Mike McNamara on quilting, AIDS and imperfection

Categories: DIY, LGBTQ

Mike McNamara
Quilter Mike "Mac" McNamara prides himself on his emotionally evocative and often asymmetrical quilts.
The modern quilt world's obsession with straight lines and symmetry rubs quilter Mike "Mac" McNamara the wrong way; he never cared for prescribed patterns. His emotionally evocative quilts reflect on life's biggest issues: desire, grief, politics and childlike wonder. Often as humorous as they are critical, his quilts are gifts of love for another person. McNamara's cartoonish, homoerotic quilt "Stand Back--He's Mine!" is currently on display at the Rocky Mountain Quilt Museum; Westword recently spoke with McNamara about his life as a quilter.

See also: David Charity addresses hunger, human trafficking and other social issues through quilts

Westword:How did you get into quilting?

Mike "Mac" McNamara:
Back in 1976, I said, "I can make one of those things," and so I did. I took apart sweaters and shirts and things you don't normally make quilts out of. I hand-sewed them into a big old quilt that I brought home to my folks for their anniversary. It started to fall apart right away, and when I looked at it years later, I realized, it wasn't even a rectangle.

My mom said, "So you like working with fabric? Well, let's get your Auntie Vee's old machine fired up."

We went to my grandmother, Auntie Vee's sister, and we said, "Can we get Auntie Vee's sewing machine, because she's in a nursing home and she doesn't need it?"

My grandmother said, "Of course you can have it ... for eighty dollars."

San Francisco quilter, Mike "Mac" McNamara, developed his techniques and style during the AIDS crisis through his work with the Names Project.
Not only did we have to buy the machine from my grandmother, we had to have it rewired, because it was so old. It was a costly investment. That was my first sewing machine. I've been making quilts ever since.

Then AIDS happened, and people were making those AIDS quilts for people for the Names Project (the AIDS Memorial Quilt). I met a bunch of women working on them, and we had a little quilting group. We'd meet at each other's homes once a month and show each other what we were working on.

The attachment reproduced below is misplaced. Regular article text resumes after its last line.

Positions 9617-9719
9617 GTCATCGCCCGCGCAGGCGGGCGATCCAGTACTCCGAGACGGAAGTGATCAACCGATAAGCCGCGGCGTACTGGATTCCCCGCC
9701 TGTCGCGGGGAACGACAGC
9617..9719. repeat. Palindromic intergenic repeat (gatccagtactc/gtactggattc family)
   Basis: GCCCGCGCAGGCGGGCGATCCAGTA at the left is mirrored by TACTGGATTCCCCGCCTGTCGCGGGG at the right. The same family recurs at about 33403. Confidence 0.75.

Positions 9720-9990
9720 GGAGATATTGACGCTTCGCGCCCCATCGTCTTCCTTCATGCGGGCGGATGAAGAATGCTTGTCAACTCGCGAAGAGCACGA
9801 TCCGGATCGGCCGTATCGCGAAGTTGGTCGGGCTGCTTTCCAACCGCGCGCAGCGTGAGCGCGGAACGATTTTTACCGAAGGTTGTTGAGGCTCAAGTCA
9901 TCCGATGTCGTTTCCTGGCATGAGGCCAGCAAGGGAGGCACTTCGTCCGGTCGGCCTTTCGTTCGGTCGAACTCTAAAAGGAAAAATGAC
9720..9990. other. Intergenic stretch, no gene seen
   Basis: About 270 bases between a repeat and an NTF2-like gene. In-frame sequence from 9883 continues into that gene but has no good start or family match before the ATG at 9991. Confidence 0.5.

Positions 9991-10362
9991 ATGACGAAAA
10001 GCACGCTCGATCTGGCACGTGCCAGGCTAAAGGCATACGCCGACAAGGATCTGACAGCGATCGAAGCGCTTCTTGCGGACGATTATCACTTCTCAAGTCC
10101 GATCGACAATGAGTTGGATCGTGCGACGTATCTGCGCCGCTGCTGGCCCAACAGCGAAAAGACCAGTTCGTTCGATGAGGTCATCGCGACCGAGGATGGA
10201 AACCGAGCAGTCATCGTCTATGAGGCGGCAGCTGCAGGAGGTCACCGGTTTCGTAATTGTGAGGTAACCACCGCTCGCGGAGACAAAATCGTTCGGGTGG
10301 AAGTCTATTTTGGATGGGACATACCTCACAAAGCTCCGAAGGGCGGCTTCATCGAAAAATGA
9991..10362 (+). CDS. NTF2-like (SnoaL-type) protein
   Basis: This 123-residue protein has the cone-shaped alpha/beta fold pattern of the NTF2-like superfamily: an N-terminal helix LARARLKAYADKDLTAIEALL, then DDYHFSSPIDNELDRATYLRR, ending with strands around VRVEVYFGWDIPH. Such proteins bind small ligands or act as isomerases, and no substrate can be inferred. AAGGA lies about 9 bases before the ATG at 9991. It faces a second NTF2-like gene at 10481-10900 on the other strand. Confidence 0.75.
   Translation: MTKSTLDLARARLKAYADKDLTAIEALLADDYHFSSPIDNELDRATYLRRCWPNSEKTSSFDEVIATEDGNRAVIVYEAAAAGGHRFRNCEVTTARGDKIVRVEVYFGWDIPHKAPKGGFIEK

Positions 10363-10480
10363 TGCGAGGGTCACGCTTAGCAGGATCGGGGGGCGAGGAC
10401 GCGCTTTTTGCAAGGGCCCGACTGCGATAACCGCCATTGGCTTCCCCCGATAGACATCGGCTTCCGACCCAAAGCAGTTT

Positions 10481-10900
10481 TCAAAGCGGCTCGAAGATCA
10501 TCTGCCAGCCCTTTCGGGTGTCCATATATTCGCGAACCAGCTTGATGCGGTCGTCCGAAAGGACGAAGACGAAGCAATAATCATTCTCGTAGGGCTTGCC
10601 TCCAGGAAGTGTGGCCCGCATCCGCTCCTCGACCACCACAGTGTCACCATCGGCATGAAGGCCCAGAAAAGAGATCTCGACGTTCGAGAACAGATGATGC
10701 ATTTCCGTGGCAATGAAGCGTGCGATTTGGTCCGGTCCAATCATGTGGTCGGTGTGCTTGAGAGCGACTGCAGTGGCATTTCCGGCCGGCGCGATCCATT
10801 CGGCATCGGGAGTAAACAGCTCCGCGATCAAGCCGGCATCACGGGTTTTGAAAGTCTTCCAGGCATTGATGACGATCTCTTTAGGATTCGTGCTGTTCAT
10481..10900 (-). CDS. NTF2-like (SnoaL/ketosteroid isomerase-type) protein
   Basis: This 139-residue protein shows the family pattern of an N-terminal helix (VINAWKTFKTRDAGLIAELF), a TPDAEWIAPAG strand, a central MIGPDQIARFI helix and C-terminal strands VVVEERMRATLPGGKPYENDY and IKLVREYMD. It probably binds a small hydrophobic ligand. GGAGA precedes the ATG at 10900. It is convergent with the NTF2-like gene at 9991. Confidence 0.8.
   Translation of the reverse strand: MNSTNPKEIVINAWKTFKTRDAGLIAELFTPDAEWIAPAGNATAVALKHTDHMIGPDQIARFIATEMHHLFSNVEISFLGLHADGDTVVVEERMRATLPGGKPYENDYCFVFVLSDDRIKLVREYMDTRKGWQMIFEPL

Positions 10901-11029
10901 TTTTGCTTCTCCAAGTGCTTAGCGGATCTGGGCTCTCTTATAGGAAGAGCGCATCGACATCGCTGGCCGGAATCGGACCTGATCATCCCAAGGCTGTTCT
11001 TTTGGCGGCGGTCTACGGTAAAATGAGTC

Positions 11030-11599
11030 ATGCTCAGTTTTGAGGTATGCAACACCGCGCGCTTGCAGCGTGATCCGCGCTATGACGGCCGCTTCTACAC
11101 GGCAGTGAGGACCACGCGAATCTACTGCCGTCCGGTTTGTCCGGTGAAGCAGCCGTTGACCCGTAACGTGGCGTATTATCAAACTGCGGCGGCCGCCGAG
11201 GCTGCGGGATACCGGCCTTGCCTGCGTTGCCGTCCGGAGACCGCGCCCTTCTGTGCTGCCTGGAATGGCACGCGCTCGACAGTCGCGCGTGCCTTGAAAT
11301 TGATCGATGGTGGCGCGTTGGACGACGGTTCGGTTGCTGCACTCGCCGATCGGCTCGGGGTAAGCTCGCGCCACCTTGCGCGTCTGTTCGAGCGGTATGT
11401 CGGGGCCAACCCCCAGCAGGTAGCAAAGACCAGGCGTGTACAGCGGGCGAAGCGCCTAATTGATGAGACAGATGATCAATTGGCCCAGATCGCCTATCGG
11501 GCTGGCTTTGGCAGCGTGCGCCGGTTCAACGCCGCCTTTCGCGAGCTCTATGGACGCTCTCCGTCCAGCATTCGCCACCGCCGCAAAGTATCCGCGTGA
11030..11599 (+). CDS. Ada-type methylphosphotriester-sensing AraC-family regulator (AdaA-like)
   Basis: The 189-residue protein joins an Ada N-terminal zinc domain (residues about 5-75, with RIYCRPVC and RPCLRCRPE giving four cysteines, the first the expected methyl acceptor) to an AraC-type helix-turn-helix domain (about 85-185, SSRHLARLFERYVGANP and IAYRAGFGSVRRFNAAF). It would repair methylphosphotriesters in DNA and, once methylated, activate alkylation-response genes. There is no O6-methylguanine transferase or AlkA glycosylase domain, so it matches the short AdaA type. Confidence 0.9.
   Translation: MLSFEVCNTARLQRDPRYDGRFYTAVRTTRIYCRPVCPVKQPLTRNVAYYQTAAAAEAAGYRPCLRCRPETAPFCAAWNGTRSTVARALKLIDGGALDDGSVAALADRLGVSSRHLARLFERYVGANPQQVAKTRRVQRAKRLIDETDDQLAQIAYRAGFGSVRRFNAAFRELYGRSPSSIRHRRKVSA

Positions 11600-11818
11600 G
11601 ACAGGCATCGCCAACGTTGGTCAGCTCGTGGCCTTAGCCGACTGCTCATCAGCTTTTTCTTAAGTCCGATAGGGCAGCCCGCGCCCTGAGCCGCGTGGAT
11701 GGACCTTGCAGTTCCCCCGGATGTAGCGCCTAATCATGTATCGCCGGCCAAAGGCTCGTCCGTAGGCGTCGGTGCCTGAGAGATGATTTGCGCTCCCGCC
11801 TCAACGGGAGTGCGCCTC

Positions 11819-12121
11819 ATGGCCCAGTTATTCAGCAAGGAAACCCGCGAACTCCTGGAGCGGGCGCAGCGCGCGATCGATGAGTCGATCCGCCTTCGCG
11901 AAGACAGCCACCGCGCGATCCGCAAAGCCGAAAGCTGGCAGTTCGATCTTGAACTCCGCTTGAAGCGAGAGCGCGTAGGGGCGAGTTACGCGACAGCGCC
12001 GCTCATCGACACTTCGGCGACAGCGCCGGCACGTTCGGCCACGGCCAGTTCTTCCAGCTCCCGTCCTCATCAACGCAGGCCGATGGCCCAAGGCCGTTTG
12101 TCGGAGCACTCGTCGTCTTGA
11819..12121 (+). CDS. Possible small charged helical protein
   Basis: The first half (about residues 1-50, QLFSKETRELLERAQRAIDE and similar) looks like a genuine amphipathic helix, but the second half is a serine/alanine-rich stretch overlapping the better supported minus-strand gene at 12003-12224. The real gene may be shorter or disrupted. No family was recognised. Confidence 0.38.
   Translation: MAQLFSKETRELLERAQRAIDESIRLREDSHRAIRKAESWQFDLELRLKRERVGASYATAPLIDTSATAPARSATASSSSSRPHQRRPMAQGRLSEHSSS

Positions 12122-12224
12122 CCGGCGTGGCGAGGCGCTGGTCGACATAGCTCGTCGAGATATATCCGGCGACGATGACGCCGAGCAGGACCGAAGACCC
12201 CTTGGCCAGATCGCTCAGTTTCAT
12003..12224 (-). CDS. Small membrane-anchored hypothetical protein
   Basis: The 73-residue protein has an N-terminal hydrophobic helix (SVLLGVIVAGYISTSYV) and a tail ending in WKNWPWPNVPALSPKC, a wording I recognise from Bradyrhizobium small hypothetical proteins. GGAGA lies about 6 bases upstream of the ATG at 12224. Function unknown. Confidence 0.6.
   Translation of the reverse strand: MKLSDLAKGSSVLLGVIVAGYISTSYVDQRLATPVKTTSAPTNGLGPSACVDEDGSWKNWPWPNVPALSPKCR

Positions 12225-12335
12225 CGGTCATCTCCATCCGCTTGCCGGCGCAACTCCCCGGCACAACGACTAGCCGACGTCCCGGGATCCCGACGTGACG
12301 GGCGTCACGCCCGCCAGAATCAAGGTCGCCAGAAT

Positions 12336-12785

Talk about your involvement with the Names Project.

When I look back, I realize it was sort of the greatest moments of love and good luck in my life. Not only would I make these panels, but then I would go to Washington, D.C., where we would display them on the main mall between the Capitol building and the Lincoln Memorial. It didn't cover the whole mall when we first did it, but today it would. Each panel was six-feet by three-feet. It's the size of a common grave. They were quilts you would make for a loved one that you had lost to AIDS.

I not only made them for my friends, but I would help people make theirs. People would say, "I don't know how to sew." I made a number of them. There's always some fun theme I'd use. I made one for a friend of mine in college. He was a very popular guy in school. His name was Bob Williams. He was into his African heritage, African dance and African identity. My mom had this wild old shirt that was popular in the '70s. It had a wide collar and big sleeves; it looked like something he would wear, like a very African shirt. I took it, sewed it to some fabric and sewed in the fabric, "Bob Williams." I made that for him.

Continue reading to learn more about the Names Project and why McNamara thinks quilting is about more than design.

Location Info


Rocky Mountain Quilt Museum

1111 Washington Ave., Golden, CO

Category: General

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